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Intimacy and empathy

Perhaps we should be focusing on what tech can do to bring us together, rather than push us apart

We’re lonely, tired and stressed out. In 2013, only 36% could pick their neighbours out of a line-up, yet we spend more time connected to others than ever. And an impending explosion of internet-connected devices, with all their niggling demands for attention, only add to the mounting sense of cultural anxiety.

Timely, then, that a new posse of products and tools is urging us all to chill out, and offering a glimpse of the world outside of our own narrow selfie-filled spheres of reference. Mindfulness apps like Headspace – which has over 2 million users – alongside personal data trackers and wearables promise us a greater understanding of ourselves. Now we’re being offered tech which promotes a greater understanding of others.

At its best, the experience is seamless and immediate. The Oculus Rift gaming headset has been used to swap two people’s perspectives of gender. The Meerkat and Periscope apps (“see the world through someone else’s eyes”, says the latter) broadcast a personal, live video feed to someone on the other side of the world. Tworlds matches you with a complete stranger who’s (allegedly) thinking or feeling what you are at that very same moment. Or Somebody, Miranda July’s tech-fuelled experiment in serendipity, which was updated in April 2015. Have a message for someone? Send it through the Somebody app and it will be delivered – not to your friend, but to the Somebody user nearest to your friend, who will then deliver the message in person. Best not to sext, then.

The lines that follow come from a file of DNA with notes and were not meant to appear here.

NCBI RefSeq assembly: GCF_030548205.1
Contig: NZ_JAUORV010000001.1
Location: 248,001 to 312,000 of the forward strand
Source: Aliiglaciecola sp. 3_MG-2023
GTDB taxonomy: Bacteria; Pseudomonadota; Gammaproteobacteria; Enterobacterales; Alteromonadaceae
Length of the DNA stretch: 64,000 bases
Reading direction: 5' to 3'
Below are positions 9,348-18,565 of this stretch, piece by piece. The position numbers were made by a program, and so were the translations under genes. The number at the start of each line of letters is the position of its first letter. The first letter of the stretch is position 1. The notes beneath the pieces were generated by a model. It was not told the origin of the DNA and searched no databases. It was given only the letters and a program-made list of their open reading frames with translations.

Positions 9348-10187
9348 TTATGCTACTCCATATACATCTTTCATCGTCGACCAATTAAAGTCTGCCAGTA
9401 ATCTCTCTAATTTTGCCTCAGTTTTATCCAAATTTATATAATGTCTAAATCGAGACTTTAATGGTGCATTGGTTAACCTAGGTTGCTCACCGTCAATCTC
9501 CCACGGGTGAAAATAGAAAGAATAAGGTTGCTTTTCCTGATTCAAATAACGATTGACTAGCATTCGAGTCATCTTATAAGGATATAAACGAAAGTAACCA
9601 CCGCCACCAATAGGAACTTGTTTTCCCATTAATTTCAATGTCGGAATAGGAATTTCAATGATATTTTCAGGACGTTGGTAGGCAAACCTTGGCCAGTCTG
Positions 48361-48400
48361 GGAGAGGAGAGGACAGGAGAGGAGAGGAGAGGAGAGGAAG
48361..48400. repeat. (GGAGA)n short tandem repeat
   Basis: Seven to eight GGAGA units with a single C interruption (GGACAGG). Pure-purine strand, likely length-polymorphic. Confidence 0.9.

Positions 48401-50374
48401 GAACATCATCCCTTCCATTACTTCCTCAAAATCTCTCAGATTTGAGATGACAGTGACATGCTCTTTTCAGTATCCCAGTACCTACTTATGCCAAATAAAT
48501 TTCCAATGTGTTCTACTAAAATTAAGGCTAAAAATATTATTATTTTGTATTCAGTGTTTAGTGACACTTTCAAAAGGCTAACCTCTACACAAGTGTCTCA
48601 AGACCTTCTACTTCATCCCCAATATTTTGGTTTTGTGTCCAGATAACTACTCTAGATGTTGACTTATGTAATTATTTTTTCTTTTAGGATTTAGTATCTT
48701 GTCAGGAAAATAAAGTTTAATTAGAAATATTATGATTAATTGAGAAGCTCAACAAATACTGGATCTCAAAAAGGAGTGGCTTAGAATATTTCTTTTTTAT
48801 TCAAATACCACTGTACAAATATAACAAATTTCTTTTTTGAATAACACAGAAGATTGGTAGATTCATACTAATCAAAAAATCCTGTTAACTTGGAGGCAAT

As far-fetched as these new apps may seem, they all share a recognition that we need to spend more quality time by ourselves and with each other. Amber Case argues how technology should allow us to be more, not less, human, by building in fewer distractions – Kate Unsworth’s stealth-tech jewellery line Kovert shows how this might work in practice. In addition to making time online more meaningful, new devices and tools can also foster empathy with those whose experiences are markedly different from our own. Be My Eyes uses mobile video to connect sighted volunteers to blind people in need of assistance, Depression Quest is a game which simulates how someone might experience depression, and then there’s MIT’s AGNES – a suit which simulates the body of someone in their seventies.

Language – or its absence – plays a role in forging intimacy and empathy in the 21st century. Emotions and senses are actively shaped by language and culture. Designer and psychologist Cassie Robinson’s quest to create the ultimate intimate object – 3D printed, completely individual – relies on people’s descriptions of their own desires. As they talk about what they want in a sex toy, they develop a greater understanding of themselves.

At a more abstract level, Asifa Majid researches how the words a culture has to describe its sense of smell impacts their ability to experience it. Tiffany Watt Smith looks at how our emotions aren’t just a product of our biology of psychologies; they’re influenced by the culture we live in. Even emojis can “transform our decisions and behaviour in unexpected ways”. Sanskriti Dawle, co-creator of braille computing device Project Mudra, is fascinated by the way programming languages can transcend communication barriers – perhaps we should be focusing on what tech can do to bring us together, rather than push us apart.

Join us on June 2nd at the Trouble Club, London, where we’ll be discussing intimacy in the 21st century. Tickets available here.

Image credit: CC Jennifer Yiu


of Brits could pick their neighbours out of a line-up (2013, Churchill/Opinium Research)



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